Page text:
AMDA – The Society for PA/LTC Medicine Expresses Concern About ACA Replacement Legislation

March 10, 2017

This week, the House Republicans introduced their legislation to repeal and replace parts of the Affordable Care Act (ACA). The bill, the American Health Care Act, was introduced through a budget process known as reconciliation and focuses on giving states broad flexibility to design programs that best serve their populations and increase access to preventative services.

The Society joined many physician organizations including the American Medical Association, American College of Physicians, American Health Care Association, AARP, and others to voice concerns and opposition to the bill. The Society sent a letter to Congressional leaders expressing concern about the Medicaid provisions in the bill. The letter stated that the Medicaid caps provisions in the bill would “impose rigid limits on the amount of federal funds available to states for Medicaid” and “threaten the millions of people who count on the program for custodial, skilled nursing or community based care.” The Society will work with Congressional leaders as the process moves forward to ensure seniors’ access to care is protected.

Some of the specific proposals of the bill include:

Medicaid
Some of the most significant changes from the bill are to the Medicaid program. The bill would repeal states’ expanded authority to make eligibility determination and repeals the state option to extend coverage to adults above 133% of the federal poverty by the end of 2019.

  • Repeals the requirement that state Medicaid plans must provide the same “essential health benefits” that are required by plans on the exchanges, returning flexibility to the states by the end of 2019.
  • Starting in 2020, it would roll back federal funding for the ACA’s expansion that allowed states to provide Medicaid coverage to all low-income individuals under 138 percent of the poverty level, rather than just the specific categories of poor people (children, pregnant women, elderly, disabled) who were previously eligible. Thirty-one states opted to pursue this ACA provision. People who are covered under the expansion would continue to be funded by the federal government after that, but states would no longer be allowed to enroll anyone under those expanded criteria. And an enrollee who loses eligibility for the expansion program could not re-enroll.
  • Reforms federal Medicaid financing by creating a per-capita cap model (i.e., per enrollee limits on federal payments to States) starting in FY2020.
  • States’ spending in FY2016 would be used as the base year to set targeted spending for each enrollee category (elderly, blind and disabled, children, non-expansion adults, and expansion adults) in FY2019 and subsequent years for that state. Each state’s targeted spending amount would increase by the percentage increase in the medical care component of the consumer price index for all urban consumers from September 2019 to September of the next fiscal year. Starting in FY2020, any state with spending higher than their specified targeted aggregate amount would receive reductions to their Medicaid funding for the following fiscal year.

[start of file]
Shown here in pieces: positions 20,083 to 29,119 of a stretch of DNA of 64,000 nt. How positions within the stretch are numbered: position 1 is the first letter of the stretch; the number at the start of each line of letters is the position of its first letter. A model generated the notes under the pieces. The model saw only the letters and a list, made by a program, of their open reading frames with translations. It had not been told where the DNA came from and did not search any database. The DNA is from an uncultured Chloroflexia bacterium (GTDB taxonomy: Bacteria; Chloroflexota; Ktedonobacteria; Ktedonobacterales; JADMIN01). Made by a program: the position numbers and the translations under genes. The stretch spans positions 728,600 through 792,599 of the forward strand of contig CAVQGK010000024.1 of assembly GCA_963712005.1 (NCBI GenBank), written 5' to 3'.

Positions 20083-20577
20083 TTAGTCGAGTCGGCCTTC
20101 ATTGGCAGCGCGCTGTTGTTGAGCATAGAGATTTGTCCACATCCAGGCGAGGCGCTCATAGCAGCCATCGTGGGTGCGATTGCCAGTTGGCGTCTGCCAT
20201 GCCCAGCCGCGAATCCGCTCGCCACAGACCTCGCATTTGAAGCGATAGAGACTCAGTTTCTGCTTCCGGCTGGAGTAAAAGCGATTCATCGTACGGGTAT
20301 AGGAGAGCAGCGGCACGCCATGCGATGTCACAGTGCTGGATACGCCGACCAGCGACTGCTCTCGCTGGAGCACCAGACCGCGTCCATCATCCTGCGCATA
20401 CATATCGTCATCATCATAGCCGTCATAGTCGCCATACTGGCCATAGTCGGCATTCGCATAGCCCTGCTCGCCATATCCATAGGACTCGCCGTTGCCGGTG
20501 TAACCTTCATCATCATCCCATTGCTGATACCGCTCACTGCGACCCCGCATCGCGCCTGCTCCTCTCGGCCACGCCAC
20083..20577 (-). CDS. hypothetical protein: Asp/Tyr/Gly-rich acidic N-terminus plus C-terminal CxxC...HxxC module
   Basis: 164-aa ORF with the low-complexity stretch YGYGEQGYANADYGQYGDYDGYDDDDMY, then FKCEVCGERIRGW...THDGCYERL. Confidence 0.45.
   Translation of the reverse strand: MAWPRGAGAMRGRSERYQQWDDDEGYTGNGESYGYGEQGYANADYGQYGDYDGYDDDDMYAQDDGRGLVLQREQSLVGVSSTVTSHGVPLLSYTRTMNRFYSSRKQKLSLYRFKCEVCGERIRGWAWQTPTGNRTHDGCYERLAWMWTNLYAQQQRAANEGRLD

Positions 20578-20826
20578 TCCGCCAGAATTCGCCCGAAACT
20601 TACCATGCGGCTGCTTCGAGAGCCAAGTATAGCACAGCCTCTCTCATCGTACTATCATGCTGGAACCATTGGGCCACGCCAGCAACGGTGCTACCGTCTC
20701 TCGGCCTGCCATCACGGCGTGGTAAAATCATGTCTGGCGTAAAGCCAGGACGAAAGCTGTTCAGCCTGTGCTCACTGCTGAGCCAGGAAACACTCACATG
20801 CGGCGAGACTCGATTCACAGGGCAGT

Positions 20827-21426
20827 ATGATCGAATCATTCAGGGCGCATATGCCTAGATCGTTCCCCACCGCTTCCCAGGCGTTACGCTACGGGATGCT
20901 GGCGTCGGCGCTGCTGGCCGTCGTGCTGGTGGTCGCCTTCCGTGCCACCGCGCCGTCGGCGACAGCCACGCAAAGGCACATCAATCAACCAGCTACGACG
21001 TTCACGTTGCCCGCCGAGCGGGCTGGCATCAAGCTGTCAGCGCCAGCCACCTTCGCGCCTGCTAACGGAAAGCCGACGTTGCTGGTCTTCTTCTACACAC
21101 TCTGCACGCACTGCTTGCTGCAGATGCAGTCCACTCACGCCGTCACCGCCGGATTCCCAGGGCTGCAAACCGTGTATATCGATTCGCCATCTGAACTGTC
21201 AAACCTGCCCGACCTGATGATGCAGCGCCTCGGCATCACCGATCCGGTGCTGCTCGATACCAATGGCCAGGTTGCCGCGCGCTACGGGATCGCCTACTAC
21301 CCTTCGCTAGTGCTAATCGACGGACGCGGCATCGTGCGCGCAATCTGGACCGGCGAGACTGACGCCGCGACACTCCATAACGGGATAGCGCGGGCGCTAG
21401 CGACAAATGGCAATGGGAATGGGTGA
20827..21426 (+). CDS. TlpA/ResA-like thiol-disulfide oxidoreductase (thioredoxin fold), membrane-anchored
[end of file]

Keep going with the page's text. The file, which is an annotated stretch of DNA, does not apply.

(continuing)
Tax Credits
Advanceable, refundable tax credits for purchase of state-approved, major medical health insurance would be now be given based on age rather than household income.

  • Under age 30: $2,000
  • Between 30 and 39: $2,500
  • Between 40 and 49: $3,000
  • Between 50 and 59: $3,500
  • Over age 60: $4,000

The credits are additive for a family and capped at $14,000. The credits grow over time by CPI+1. The credits are available in full to those making $75,000 per year ($150,000 joint filers). The credit phases out by $100 for every $1,000 in income higher than those thresholds.

Other Provisions

  • Repeal tax on over-the- counter medications
  • Reduce penalty for individuals to purchase health insurance to zero, essentially repealing the individual mandate tax penalty. The bill would provide a penalty for those who do not maintain “continuous coverage.” Those with a break in insurance coverage of more than 63 days could still purchase insurance without regard to preexisting health conditions, but they would be required to pay premiums that are 30 percent higher for 12 months.
  • Repeal of medical device tax.
  • Increase funding for the Community Health Center Fund, which awards grants to Federally Qualified Health Centers (FQHCs). FQHCs are community-based outpatient facilities that provide health services to medically underserved populations. These health services include comprehensive medical, dental, mental health and reproductive care, in addition to other primary care services.
  • Establish the Patient and State Stability Fund, which is designed to lower patient costs and stabilize state markets. Under these funds, a state may use the resources to help high-risk individuals who do not have access to health insurance coverage offered through an employer, enroll in health insurance coverage in the individual market in the state. Such a market is defined by the state and can provide incentives to appropriate entities to enter into arrangements with the state to help stabilize premiums for health insurance coverage in the individual market, reduce the cost of providing health insurance coverage in the individual market and small group market, and promote access to preventive services, dental care services (whether preventive or medically necessary), vision care services (whether preventive or medically),or any combination of such services, as well as mental health and substance use disorders.

The Society continues to evaluate and monitor developments on Capitol Hill as the process develops. Stay tuned for more updates.